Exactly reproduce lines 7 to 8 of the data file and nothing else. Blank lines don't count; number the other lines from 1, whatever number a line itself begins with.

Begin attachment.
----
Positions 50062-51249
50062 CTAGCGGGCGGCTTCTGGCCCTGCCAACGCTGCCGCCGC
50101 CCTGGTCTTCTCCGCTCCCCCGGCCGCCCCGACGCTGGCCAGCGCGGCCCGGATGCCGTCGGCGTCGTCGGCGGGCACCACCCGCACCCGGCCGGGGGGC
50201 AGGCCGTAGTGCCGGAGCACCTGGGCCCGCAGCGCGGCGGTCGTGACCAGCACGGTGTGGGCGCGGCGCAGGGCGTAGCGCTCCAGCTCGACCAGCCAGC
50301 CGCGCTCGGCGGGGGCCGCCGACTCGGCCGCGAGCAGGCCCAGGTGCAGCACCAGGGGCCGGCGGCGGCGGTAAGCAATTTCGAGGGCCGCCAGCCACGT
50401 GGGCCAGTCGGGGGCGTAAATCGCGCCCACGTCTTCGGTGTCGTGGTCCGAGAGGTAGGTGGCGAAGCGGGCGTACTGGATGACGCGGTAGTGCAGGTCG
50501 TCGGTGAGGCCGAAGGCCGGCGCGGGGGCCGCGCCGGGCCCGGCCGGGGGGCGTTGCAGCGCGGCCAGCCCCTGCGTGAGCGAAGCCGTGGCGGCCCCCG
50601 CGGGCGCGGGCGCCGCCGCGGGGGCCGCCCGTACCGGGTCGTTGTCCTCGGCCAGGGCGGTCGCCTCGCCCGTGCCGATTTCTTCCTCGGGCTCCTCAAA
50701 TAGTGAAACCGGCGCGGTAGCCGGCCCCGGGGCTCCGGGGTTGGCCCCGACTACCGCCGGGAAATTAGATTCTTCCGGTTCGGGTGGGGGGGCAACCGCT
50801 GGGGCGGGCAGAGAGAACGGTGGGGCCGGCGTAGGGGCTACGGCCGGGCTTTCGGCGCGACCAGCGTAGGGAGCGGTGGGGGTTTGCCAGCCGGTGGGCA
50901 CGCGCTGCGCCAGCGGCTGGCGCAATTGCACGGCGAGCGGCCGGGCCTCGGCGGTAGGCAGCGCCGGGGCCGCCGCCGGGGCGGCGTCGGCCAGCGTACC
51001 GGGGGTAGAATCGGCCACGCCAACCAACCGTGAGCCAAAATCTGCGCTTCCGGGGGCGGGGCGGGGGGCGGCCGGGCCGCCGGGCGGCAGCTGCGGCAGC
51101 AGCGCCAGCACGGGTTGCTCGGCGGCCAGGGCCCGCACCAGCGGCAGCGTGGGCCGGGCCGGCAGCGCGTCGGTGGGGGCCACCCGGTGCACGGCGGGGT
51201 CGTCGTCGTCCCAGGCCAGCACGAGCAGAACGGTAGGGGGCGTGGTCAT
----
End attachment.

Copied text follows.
50501 TCGGTGAGGCCGAAGGCCGGCGCGGGGGCCGCGCCGGGCCCGGCCGGGGGGCGTTGCAGCGCGGCCAGCCCCTGCGTGAGCGAAGCCGTGGCGGCCCCCG
50601 CGGGCGCGGGCGCCGCCGCGGGGGCCGCCCGTACCGGGTCGTTGTCCTCGGCCAGGGCGGTCGCCTCGCCCGTGCCGATTTCTTCCTCGGGCTCCTCAAA